NEXUS Review: Clear That Collar Doc!

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This is the first in a blog series that will explore landmark articles in Emergency Medicine. 

Main Points:

  1. Patients meeting the following five simple clinical criteria are safe to clear without cervical spine imaging following blunt trauma:
    • No focal neurologic deficit
    • Normal alertness
    • No intoxication
    • No midline posterior bony cervical spine tenderness, and
    • No painful distracting injury
  1. The sensitivity and specificity of the NEXUS criteria for detecting low probability injury and avoiding unnecessary imaging was 99 and 12.9 percent respectively, with a negative predictive value of 99.8 percent for the detection of clinically significant injuries.

Level of evidence: 1 (Prospective cohort trial)

Based on the ACEP grading scheme for diagnostic questions the NEXUS trial receives a class of evidence rating of 1.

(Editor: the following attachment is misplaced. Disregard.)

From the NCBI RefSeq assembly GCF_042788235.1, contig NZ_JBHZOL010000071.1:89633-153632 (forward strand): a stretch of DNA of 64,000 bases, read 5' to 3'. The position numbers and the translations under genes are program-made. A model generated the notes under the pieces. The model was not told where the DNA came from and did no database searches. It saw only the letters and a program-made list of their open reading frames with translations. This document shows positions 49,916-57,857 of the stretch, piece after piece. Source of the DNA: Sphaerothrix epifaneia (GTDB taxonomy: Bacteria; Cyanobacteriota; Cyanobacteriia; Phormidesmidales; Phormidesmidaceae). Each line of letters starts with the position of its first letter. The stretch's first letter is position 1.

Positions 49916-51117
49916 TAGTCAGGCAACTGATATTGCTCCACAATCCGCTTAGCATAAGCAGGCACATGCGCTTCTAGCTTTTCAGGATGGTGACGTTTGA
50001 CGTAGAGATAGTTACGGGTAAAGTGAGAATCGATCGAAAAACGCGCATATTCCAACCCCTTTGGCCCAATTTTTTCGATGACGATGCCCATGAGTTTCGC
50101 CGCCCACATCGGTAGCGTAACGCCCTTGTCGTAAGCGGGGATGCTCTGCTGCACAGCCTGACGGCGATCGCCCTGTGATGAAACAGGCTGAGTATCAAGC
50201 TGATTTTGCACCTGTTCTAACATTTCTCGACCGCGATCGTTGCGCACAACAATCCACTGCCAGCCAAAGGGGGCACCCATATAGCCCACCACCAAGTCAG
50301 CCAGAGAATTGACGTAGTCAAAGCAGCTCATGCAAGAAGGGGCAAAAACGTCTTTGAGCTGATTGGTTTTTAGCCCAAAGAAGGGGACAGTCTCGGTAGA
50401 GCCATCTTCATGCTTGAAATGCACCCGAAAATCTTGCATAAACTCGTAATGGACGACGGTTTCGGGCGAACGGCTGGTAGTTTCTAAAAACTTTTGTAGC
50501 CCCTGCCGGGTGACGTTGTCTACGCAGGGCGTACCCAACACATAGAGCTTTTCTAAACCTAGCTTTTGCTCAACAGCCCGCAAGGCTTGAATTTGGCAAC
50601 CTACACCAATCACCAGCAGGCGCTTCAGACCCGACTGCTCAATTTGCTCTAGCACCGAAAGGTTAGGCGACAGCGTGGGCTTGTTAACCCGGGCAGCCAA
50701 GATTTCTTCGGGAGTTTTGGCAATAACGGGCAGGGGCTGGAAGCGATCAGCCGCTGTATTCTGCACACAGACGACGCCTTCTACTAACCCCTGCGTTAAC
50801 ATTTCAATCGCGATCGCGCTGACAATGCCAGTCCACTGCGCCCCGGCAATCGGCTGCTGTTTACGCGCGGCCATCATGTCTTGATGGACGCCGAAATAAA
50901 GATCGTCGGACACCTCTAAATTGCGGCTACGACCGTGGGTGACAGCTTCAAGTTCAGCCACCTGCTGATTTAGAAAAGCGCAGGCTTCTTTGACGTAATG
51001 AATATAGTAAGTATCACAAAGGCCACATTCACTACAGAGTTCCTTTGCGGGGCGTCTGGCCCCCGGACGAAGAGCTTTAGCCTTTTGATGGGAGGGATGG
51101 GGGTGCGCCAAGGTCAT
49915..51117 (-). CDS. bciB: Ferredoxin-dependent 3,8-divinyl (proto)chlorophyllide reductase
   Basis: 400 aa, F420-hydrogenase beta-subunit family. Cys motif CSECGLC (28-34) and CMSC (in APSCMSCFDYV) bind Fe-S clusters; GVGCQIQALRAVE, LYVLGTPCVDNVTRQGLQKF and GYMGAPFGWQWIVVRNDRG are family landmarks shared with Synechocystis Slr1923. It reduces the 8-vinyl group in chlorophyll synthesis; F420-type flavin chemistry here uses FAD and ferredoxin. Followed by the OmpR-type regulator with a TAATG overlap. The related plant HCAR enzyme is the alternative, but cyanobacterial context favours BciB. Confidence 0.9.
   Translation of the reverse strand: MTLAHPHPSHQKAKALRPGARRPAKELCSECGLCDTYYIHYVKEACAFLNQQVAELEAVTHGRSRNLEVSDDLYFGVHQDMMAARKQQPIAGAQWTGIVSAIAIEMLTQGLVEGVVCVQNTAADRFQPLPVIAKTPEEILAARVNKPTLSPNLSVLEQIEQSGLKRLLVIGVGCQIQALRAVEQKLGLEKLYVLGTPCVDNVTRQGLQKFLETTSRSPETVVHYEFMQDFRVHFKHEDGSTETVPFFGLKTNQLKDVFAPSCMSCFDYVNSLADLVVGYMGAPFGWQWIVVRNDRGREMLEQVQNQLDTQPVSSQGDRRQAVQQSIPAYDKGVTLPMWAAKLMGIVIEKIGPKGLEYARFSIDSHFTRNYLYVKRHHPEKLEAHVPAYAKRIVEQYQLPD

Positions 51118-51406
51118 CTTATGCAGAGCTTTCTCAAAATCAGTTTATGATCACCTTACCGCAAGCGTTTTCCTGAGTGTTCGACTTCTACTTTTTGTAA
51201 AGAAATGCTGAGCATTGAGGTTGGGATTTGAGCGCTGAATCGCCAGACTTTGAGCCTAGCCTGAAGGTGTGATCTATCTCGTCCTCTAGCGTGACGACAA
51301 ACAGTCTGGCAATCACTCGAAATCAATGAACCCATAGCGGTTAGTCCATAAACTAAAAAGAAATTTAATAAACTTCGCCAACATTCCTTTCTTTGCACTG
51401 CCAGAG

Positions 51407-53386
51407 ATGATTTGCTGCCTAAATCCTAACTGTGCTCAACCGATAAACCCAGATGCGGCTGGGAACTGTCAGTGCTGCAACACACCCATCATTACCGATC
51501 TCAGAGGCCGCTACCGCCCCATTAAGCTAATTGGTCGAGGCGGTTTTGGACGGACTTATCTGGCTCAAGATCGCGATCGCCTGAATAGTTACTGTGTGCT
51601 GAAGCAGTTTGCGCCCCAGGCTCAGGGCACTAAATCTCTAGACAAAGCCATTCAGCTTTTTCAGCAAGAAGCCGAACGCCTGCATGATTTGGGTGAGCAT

Blunt trauma is a frequent cause of emergency department visits. However, the overall prevalence of cervical spine injury is generally only between 2-4% (2.4% in the NEXUS cohort). The goal of the NEXUS group was to create a simple clinical tool with which to risk stratify patients following blunt trauma, thereby reducing unnecessary cervical spine imaging and subsequently improving patient care through cost-reduction and a decrement in the downstream oncogenic risk secondary to radiation exposure. The group enrolled all patients presenting to emergency departments with blunt trauma who were having cervical spine imaging. A NEXUS voucher system was used to prompt the medical team to apply a 5-point decision instrument based in clinical criteria to each patient prior to obtaining imaging. These criteria included determining the presence or absence of a focal neurologic deficit, intoxication, normal mental status, midline posterior cervical spinal tenderness and distracting injury. Of the 34,069 patients who underwent cervical spinal imaging, only 818 had significant cervical spinal injury. 810 of them were correctly identified by the NEXUS criteria as high-risk, while all others were correctly identified as low-risk patients not requiring spinal radiography. This resulted in a sensitivity of 99% and a specificity of 12.9% for the detection of low probability injury, with a negative predictive value of 99.8% and positive predictive value of 2.7%. The study was limited in its observational nature, which may have failed to capture patients with cervical injury who did not undergo spinal imaging, but may have met the decision-instrument criteria for imaging. Given the publication date it also failed to differentiate between the ability of CT versus plain film radiography in the detection of significant or operative injuries. A more recent study evaluated the NEXUS criteria in light of the significant improvement in cervical spine evaluation offered by CT imaging, calling into question the validity of the NEXUS conclusions. In this dissenting study, 2606 patients were evaluated at a level I trauma center with a notably higher prevalence of cervical spinal injury (6% versus 2.4%), finding that the NEXUS criteria had a significantly poorer sensitivity and negative predictive value of 59.4% and 97.5%, respectively when using CT imaging as the gold standard. However, the current Eastern Association for the Surgery of Trauma guidelines continue to support the use of NEXUS criteria for clinical clearance, but caution that further research may find that CT imaging reveals clinically significant injuries not detected with NEXUS criteria alone.